Illustrations: (a) A puts jewels into a box belonging to Z, with the intention that the same may be found in that box, and that this circumstance may cause Z to be convicted of theft. A has fabricated false evidence.
(b) A makes a false entry in his shop-book for the purpose of using it as corroborative evidence in a Court of Justice. A has fabricated false evidence. (c) A, with the intention of causing Z to be convicted of a criminal conspiracy, writes letter in imitation of Z’s handwriting purporting to be addressed to an accomplice in such criminal conspiracy, and puts the letter in a place which he knows that the officers of the police are likely to search. A has fabricated false evidence.
Ingredients: (i) Causing any circumstance to exist or making any false entry in any book or record, or making any document containing a false statement, (ii) with an intention that such circumstance, false entry or false statement, may appear in evidence in a judicial proceeding; or in a proceeding taken by law before a public servant or an arbitrator, and (iii) may cause any person who in such proceeding is to form an opinion upon the evidence to entertain an erroneous opinion touching any point material to the result of such proceeding. For prosecution under this section it should be alleged that forgery has been committed in or in relation to any proceeding in any Court. If the forged document is not produced in any Court, Section 195(l) (b) of Criminal Procedure Code is not attracted and no Court can take cognizance of the offence. Judicial proceeding: Judicial proceeding is defined in Section 2(i) of the Criminal Procedure Code, 1973 as ‘judicial proceeding includes any proceeding in the course of which evidence is or may be legally taken on oath’. The definition is inclusive in nature. This includes any proceeding where evidence can be legally taken on oath for the purpose of deciding a dispute. The section 192 is applicable where judicial proceeding is pending at the time of fabrication or there is reasonable possibility of judicial proceeding in future where the fabricated document will be presented in future.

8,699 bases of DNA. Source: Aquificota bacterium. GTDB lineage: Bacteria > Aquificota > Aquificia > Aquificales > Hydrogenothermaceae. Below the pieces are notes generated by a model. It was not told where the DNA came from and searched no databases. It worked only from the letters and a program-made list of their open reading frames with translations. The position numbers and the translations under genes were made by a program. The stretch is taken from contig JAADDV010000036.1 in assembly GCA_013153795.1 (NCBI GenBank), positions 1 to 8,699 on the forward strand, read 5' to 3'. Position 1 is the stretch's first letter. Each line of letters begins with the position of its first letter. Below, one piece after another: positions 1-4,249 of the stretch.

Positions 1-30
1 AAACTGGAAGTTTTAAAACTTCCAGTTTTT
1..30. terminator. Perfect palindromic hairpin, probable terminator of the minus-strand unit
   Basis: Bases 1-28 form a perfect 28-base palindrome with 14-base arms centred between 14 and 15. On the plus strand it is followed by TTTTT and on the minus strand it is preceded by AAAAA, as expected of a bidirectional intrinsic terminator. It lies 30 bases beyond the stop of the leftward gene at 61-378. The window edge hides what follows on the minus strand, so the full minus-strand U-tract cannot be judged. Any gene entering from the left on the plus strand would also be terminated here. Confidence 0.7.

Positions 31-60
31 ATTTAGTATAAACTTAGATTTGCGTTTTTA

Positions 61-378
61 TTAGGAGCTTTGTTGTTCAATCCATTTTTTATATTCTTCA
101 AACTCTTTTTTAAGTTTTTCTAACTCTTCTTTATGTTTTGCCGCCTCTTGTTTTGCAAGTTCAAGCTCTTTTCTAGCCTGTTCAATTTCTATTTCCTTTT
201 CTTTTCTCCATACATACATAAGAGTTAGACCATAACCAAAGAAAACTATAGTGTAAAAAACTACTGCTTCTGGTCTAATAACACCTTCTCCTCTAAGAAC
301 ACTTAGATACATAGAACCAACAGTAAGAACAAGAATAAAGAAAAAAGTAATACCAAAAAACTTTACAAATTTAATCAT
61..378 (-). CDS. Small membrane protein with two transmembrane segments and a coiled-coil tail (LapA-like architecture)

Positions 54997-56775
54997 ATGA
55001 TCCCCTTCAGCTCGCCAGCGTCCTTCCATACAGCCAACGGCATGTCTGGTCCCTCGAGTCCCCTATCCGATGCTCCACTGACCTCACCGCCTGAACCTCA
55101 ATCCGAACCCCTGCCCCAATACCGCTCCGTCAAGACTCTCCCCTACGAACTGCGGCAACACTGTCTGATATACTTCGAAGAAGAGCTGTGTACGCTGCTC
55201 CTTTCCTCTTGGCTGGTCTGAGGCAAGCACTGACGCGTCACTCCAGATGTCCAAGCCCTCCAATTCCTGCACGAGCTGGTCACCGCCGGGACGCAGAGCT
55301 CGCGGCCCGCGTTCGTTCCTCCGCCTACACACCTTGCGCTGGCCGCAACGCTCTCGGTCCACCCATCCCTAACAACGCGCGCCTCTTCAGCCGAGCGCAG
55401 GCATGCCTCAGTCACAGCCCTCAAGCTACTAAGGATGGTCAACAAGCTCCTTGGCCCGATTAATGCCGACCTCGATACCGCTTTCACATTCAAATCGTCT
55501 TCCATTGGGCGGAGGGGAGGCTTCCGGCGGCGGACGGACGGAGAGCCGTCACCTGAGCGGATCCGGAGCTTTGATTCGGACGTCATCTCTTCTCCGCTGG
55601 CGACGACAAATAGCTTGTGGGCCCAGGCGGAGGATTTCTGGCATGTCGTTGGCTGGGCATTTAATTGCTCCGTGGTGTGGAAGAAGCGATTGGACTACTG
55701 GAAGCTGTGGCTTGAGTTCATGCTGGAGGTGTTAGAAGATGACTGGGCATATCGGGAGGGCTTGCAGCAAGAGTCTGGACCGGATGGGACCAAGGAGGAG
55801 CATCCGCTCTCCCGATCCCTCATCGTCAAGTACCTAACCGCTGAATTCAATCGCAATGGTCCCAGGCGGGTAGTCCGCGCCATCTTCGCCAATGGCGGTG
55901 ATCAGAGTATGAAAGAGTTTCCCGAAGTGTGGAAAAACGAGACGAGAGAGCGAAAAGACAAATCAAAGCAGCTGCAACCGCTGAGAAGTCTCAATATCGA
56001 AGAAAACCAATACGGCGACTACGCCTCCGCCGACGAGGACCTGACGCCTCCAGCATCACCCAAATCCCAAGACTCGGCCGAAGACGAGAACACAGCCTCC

Public servant or arbitrator: As the section is not confined to judicial proceeding, it applies equally to a proceeding conducted by law before a public servant. There are many public servants who may not enjoy legal protection of conducting proceeding. If a public servant is protected by law, the proceeding before such public servant will be treated as judicial proceeding for the purpose of this section as forest officer is a public servant and is empowered to hold enquiry. The proceeding before arbitrator is also a judicial proceeding for the purpose of this section. Illustrations: (i) Inquiry by a Magistrate under Section 144, Cr.
P.C.; (ii) proceedings by a Magistrate to decide fitness of sureties; (iii) proceedings by an Income-tax Officer in pursuance of a notice under the Income-tax Act; (iv) Inquiry under Legal Practitioners Act. Punishment for intentionally giving false evidence or fabricating such evidence is imprisonment of either kind upto 7 years and also fine if such offence has been committed in any stage of judicial proceeding and imprisonment of either kind upto 3 years and fine in other cases (Section 193). Actual use of such evidence is not necessary.
User is not punishable under Section 193 but under Section 196. Intention is the gist of the offence of fabricating false evidence, and the making of a false document without such intention will not amount to fabrication of false evidence. The fabricated evidence must be admissible evidence and it must be material to the issue; if it is not such as to be likely to mislead any person who has to form an opinion on such evidence, the offence of fabricating false evidence will not be made out. “Giving false evidence” and “fabricating false evidence” are defined in Sections 191 and 192, respectively. Section 193 provides the punishment for false evidence.